But Tod May, as well as Haybron, is quick to point out that ‘it is often difficult to be engaged without being attuned’ – as defined in the foundational layer. When we are not attuned, we are neither present in our tasks at hand. We are not fully focused, we are easily distracted, and therefore cannot commit to our full potential – and therefore can neither achieve our full potential.   

Imagine demanding a team member to pitch at a client recruitment event when they did not have a proper night’s sleep because several of their tasks are lagging due to lack of time, pressure from a bank loan, or simply struggling with loneliness in their lives, or their wife or child is not well. It would indeed take extra energy for them to be ‘knife sharp’ – and will probably not appear natural enough to your coming clients, which is commonly a bad business sign.  

Haybron’s final layer – endorsement – he suggests is the one most often associated with happiness. ‘To endorse one’s engagement is to affirm it, it is, to say, or at least feel – that one is leading a good life. To Haybron, an endorsement is felt contentment with things as they are. It often involves a sense of success, if not, in the outcome, at least in the process. It is not just being fully engaged as defined in the second layer, but that engagement must feel good, and to assign success.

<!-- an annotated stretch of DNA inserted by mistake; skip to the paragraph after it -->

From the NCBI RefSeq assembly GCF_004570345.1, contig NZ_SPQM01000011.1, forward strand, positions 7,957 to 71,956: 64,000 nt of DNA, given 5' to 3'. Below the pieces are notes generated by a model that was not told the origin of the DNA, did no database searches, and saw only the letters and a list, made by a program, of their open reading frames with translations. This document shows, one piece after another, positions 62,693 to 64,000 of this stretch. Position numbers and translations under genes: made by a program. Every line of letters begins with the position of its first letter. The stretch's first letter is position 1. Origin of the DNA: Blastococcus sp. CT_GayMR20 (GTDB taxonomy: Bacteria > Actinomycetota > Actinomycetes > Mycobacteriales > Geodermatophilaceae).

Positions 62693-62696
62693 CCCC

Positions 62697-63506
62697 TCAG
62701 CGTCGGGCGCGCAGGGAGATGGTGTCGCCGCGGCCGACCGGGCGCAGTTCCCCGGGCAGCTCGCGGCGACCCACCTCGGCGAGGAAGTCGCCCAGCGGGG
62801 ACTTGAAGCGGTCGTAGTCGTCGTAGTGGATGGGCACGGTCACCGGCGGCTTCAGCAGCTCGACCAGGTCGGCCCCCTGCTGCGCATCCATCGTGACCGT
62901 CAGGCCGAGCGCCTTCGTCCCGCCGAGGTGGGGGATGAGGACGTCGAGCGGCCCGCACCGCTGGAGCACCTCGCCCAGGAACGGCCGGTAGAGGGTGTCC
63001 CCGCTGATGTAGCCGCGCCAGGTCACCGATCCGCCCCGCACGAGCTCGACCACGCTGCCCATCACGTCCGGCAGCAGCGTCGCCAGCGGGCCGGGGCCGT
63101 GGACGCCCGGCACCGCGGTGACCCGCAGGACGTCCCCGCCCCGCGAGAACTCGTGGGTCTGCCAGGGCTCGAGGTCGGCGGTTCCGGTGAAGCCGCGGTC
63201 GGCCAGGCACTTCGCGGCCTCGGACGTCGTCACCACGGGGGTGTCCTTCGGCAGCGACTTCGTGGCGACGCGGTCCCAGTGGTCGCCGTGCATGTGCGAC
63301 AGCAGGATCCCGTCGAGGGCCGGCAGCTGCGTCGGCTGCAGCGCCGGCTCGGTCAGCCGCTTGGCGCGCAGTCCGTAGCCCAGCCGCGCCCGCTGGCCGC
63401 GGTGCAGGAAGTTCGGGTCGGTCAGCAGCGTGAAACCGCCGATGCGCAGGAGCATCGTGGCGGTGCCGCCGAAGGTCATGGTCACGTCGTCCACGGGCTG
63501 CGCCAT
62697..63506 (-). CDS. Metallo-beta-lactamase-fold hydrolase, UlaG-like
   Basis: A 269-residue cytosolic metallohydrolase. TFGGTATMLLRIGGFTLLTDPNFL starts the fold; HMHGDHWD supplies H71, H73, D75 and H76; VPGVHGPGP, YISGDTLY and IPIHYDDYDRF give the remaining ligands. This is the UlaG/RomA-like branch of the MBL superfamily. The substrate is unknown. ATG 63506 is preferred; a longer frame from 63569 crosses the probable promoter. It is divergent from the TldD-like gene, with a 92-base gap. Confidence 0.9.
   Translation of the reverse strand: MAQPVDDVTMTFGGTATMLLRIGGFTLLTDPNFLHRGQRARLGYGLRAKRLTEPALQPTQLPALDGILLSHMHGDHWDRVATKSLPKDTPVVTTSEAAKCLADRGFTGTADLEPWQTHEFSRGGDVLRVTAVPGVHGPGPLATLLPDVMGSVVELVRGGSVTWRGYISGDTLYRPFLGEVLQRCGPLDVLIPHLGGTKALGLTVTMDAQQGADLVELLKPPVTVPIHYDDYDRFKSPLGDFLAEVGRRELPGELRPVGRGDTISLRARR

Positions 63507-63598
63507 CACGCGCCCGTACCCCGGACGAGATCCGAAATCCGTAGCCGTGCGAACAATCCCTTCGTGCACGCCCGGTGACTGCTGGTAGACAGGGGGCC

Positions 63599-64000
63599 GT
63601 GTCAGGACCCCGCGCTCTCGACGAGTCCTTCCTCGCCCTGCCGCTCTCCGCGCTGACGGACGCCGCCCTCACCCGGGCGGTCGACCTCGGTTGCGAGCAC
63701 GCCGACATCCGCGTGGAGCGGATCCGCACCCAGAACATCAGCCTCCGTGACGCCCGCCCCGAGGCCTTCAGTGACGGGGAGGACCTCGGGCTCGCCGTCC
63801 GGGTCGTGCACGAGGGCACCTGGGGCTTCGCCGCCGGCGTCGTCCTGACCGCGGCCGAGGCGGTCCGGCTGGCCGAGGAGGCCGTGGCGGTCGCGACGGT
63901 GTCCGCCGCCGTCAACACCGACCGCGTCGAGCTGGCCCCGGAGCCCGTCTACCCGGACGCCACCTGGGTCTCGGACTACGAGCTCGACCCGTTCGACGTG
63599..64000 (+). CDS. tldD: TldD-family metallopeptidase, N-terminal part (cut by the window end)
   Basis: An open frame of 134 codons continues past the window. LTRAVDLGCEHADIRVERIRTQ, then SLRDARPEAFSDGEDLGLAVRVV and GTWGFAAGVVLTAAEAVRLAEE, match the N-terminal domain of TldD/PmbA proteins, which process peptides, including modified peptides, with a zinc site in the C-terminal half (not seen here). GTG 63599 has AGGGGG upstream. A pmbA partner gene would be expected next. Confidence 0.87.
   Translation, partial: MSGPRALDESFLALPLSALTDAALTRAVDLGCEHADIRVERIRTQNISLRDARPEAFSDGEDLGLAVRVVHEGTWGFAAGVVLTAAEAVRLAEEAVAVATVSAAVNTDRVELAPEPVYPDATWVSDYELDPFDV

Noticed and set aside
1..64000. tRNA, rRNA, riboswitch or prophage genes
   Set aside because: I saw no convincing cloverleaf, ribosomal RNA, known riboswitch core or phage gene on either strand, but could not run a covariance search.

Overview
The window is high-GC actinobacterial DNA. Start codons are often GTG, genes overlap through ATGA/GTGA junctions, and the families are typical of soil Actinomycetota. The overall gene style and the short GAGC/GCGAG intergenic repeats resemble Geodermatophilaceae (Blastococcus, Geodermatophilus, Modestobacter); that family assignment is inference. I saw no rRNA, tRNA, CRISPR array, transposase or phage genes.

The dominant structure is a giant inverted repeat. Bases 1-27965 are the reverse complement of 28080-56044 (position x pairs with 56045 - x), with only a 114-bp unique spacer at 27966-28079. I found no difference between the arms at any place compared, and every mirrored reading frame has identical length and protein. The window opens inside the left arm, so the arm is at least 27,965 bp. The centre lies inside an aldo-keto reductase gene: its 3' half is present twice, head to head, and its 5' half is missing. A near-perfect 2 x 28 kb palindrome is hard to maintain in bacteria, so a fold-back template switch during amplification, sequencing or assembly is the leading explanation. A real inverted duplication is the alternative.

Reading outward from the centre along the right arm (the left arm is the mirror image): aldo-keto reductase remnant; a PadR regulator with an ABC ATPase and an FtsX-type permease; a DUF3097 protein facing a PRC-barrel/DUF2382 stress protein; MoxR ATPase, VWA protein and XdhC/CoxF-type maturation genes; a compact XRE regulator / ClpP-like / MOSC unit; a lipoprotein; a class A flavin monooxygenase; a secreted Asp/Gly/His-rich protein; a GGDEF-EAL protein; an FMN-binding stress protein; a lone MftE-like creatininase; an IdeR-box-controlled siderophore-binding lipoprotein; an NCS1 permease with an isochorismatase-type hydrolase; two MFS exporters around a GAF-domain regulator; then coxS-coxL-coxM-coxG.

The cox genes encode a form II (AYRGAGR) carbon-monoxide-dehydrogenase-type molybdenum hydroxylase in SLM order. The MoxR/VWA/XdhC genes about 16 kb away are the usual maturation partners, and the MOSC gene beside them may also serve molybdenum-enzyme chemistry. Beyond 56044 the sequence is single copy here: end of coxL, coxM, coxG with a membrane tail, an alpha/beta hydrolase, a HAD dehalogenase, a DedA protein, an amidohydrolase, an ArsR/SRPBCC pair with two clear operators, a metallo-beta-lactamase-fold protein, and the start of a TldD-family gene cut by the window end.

So, imagine again that you have a start client pitcher at events, they are fully attuned to doing their work stocked with the right resources and backing needed. They are fully engaged – they love this, and they would happily live on this. Endorsement for them I would imagine would be both their reflection on their pitch as being the perfect – proud of it, as well as themselves, clients, and or people around them attesting to this achievement. The final layer – endorsement, is difficult to be fully achieved without the first two layers, attunement, and engagement, being achieved. 

Team happiness and organizational potential – what we can borrow from Haybron

Well, does the above sound familiar to our everyday organizational programming? 

Yes, it does, because we on an everyday basis pour amounts of energy into strategizing and detailed organizational plans. And, every single month, quarter, half-year, and year – one after the other, our organizations return to our strategies to reevaluate and set new ones. It is a process that involves both reflection on performance and related bonuses or punishments (say rebuttals), all in the aspiration of ensuring that the next period will be better than the past. Our organization must achieve its full potential we insist.